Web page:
This book, by a philosopher, provides the insight into the humans of Albania in that era in a way that is not ideological, but insightful and often funny, albeit sardonically. As the author states in her epilog, philosophy is empty without the stories of the people it affects. Ypi tells those stories in a captivating manner. The reader's use of accents is spot on and helps to convey the Albanian sense of irony.
    I highly recommend this Audiobook.

    2 personnes ont trouvé cela utile

    • Global
      5 out of 5 stars
    • Interprétation
      5 out of 5 stars
    • Histoire
      5 out of 5 stars
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    • Isaiah
    • 15/09/2022

    great as both a story and a time capsule

    This book is incredible. If you're interested in cold war history and open to political conversation from a wide amount of angles, it's a book for you. Its a story of a past society united both in faith and fear of the party that led it, and that society crumbling as the vacuum left by the party was filled by a weak central authority and blatant opportunists in post-communist Albania. And the story told is through the eyes of a formerly-enthusiastic participant in the old society, from age 11 watching that society change into the far more divided and confused Albania that -it can be argued- still is today.

    Beyond the larger-scale politics, the book covers Lea Ypi's family life: a family frequently engaging in small-scale political debates about the changing political landscape. She learns that she came from a family who's properties were expropriated during the revolution and the resentment of her mother lingered throughout her life and would become a platform for which her mother would launch a political campaign in the emerging centre-right party post-1992. Meanwhile on the other side of the family, her father at one point truly believed in the possibilities of revolutionary warfare to change societies and thus lived in (somewhat) quiet disagreement with his wife's politics.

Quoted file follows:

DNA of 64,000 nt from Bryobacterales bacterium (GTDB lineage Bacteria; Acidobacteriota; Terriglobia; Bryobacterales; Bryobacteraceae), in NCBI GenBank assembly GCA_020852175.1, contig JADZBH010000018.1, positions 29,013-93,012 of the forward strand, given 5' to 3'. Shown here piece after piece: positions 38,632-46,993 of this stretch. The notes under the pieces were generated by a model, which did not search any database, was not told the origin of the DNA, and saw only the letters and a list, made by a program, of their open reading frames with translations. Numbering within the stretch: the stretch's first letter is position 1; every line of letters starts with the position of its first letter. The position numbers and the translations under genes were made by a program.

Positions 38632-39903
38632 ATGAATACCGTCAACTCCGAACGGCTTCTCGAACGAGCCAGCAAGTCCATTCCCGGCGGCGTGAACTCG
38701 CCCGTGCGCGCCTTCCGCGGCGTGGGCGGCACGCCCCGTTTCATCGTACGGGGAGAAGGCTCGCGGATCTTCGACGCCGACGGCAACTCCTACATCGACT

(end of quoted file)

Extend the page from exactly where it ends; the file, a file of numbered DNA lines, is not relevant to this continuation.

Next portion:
The book is a fantastically in-depth look into political discourse as a whole, from the wide array of examples shown of these political ideas in practice: from the transition of communism to liberalism, and then into tragic civil war. Highly reccommend this book.

    • Global
      5 out of 5 stars
    • Interprétation
      5 out of 5 stars
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      5 out of 5 stars
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    • Simen
    • 27/07/2022

    A great book

    Well written, well read book. An interesting biografy. A great book on an interesting subject.

    • Global
      5 out of 5 stars
    • Interprétation
      5 out of 5 stars
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      5 out of 5 stars
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    • jemmh
    • 25/05/2022

    Captivating memoir & I learned a lot

    Knowing nothing about Albania, yet intrigued at learning of a personal story of place and generations, I waded in. The reading and story I found captivating. The context and time in history relevant not only as history but to our present day issues of displacement, economic theory in practice, culture, family. I appreciate the authors views on socialism and at the end the specificity of actual experience as contrasted to the imagining of what it would be like. Thank you